As we emerge from pandemic, we should share the pain, says Bishop Martin Seeley
During the past week I have been in conversations with people wanting to arrange physical, face-to-face meetings.
We have been able to meet, socially distanced, in churches for a long time now, but these are meetings of friends, outside at first but hopefully before too long, indoors too.
And my family have been tentatively thinking about holidays, including my wife working out how and when we can visit her family again in Germany.
All of this contributes to the growing sense that we may be emerging from the worst of the pandemic, though we know we will be living with it in some way or other for a long time yet.
And we know we will be praying for and finding ways to support people around the world who are in the midst of a worsening situation rather than an improving one. We think and pray particularly for the people of India.
But with that growing sense that we may be emerging from the longest period of social restriction any of us has ever known, there is a danger.
The danger is that we try to forget what has happened to us.
There are signs already that people may be trying to do that, to somehow shake the last fifteen months off as a bad dream.
But anyone who has personally experienced profound loss during this time will know how impossible, and how wrong that would be.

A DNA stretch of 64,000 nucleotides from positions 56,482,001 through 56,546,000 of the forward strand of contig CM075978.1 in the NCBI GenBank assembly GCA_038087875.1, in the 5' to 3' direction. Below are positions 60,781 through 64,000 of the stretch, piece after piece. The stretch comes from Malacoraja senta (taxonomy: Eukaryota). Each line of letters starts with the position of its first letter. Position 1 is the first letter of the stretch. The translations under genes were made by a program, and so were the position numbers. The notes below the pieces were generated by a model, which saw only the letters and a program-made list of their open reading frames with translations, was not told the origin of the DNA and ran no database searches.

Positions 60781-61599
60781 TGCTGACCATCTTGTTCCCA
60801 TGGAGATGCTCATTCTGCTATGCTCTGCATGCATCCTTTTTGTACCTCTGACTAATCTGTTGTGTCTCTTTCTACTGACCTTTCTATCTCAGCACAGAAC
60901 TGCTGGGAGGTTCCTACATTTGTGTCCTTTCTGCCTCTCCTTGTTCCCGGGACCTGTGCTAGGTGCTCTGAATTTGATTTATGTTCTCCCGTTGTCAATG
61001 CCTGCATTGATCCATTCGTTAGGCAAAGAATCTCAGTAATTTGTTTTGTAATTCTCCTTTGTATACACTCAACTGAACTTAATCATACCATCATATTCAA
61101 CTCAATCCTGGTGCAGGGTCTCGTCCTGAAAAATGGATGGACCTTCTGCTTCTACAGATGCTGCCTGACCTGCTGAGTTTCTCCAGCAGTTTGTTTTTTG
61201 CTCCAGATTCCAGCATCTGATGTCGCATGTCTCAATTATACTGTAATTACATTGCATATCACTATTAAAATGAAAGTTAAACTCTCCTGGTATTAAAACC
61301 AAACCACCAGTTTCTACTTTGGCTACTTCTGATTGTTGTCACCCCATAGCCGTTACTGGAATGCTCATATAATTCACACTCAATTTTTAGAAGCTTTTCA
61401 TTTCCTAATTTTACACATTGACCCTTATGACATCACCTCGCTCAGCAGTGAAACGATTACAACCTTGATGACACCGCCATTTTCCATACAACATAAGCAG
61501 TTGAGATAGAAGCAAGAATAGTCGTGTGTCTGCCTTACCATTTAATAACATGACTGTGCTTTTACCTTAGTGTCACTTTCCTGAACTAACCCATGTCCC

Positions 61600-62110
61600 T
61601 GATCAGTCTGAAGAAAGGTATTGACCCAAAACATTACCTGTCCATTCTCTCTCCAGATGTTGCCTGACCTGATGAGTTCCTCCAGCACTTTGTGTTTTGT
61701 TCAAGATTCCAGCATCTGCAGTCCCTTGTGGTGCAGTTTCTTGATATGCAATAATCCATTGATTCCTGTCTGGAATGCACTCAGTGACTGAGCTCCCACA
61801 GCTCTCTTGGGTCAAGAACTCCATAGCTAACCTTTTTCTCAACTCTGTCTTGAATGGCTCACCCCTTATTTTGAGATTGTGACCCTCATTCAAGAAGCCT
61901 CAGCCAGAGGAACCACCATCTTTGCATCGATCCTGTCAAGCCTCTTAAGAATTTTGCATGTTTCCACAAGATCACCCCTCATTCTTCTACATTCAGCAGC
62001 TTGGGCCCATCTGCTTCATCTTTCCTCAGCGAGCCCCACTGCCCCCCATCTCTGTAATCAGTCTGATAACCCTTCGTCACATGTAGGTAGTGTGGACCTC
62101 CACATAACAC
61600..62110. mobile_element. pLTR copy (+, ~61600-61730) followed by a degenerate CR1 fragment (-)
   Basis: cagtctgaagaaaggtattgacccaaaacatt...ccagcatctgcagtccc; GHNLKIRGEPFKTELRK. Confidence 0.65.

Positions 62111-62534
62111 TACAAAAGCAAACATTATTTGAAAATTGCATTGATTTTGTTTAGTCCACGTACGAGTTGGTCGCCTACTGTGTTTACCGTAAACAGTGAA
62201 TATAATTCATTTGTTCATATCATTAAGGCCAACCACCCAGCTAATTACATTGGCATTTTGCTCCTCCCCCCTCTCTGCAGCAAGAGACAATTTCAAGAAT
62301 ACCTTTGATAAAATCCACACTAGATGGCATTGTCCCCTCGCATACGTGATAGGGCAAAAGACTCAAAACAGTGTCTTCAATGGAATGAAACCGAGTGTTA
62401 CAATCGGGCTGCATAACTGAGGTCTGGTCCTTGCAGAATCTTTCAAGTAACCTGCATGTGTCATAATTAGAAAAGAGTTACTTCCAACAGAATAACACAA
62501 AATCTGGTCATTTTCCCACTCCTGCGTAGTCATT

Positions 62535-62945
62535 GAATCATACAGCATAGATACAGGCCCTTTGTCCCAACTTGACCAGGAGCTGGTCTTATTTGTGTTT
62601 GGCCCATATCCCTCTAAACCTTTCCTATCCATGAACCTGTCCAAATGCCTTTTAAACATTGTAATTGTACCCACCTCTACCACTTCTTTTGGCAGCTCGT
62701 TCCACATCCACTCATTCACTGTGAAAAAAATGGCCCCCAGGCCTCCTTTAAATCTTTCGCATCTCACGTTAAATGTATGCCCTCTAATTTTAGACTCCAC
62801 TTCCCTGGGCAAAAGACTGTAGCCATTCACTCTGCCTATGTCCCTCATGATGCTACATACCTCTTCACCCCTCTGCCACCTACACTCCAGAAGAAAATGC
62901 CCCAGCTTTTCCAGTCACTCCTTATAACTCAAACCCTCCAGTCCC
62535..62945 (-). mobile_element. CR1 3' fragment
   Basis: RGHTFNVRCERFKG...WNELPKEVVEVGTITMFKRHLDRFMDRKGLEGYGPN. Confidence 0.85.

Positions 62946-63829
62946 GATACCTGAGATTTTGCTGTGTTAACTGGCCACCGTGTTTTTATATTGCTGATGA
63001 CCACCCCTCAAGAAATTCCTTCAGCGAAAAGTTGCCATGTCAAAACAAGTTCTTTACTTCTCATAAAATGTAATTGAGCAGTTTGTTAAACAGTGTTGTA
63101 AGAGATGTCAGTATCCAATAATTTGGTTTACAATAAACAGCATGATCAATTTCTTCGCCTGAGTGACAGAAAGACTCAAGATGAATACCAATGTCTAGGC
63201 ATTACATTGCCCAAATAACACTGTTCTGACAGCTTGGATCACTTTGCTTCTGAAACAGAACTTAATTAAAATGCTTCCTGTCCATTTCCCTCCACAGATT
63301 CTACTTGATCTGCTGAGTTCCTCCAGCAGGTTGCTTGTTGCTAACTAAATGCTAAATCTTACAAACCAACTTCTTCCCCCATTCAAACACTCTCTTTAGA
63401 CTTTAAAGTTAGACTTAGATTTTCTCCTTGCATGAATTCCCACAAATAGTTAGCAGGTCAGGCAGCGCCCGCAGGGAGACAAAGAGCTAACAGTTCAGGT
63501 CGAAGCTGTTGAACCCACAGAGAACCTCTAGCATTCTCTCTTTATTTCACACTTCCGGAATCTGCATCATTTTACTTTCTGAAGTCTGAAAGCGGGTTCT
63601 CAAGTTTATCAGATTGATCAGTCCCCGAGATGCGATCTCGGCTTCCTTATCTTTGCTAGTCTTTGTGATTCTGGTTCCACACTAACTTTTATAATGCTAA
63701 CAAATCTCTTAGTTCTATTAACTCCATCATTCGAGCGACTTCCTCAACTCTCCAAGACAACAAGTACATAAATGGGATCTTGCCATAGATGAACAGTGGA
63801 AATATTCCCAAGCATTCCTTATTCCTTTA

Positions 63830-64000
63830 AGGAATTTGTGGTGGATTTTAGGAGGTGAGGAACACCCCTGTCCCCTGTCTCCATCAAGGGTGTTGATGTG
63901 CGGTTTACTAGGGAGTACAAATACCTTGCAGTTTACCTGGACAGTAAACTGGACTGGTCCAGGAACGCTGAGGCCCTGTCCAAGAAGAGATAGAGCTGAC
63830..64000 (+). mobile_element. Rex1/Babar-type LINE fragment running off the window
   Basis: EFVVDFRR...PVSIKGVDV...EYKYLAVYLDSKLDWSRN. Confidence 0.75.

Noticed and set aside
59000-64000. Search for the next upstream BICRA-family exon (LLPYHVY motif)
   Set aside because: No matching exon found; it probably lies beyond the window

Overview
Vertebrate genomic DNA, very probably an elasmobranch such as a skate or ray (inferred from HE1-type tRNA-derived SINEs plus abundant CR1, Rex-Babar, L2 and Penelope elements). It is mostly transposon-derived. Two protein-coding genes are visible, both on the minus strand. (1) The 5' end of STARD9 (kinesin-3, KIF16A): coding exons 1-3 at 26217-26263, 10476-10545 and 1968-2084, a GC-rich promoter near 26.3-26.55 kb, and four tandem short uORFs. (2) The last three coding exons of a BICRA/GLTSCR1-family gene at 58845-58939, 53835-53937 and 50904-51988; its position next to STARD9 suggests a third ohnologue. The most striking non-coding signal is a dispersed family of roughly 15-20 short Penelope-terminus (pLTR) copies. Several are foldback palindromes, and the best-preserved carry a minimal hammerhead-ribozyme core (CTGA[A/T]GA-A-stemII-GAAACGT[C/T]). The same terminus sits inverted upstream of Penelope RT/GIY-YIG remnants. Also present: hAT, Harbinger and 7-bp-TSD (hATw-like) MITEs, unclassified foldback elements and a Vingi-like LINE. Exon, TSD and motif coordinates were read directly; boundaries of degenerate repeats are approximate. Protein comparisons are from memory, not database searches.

And just as we need to continue to engage with our personal grief from the death of a loved one, or the grief from whole host of losses that many have suffered through their business, job, opportunities and plans, so we need to continue to engage with our collective grief at what we have suffered together.
This is not to wallow in it. But it is to recognise the profound trauma we are experiencing and the need not to bury it but to work with it.
This will take time, and it will take the rituals and markers that will enable us to move through the grief and loss.
I was pleased to see the plans for a memorial to be built inside St Paul’s Cathedral in London to commemorate those who have died of Covid-19.
I am keen that we consider an appropriate response here in Suffolk, as a county and as individual communities.
But this is not just about memorials, but about events that help us process what has happened, be those church services, community gatherings, or family events.
Grief is eased when it is acknowledged and expressed.
That is never total, of course, and we would not want to be completely beyond a feeling of loss from such a traumatic experience. Memory is important.
And so is recognising what we have been through, sharing the pain, and expressing our commitment together to support and care for one another moving forward.
As we make plans to meet up, let this be part of them.
- Bishop Martin Seeley is the Bishop of St Edmundsbury and Ipswich and is writing a weekly article for readers while church services are disrupted by the pandemic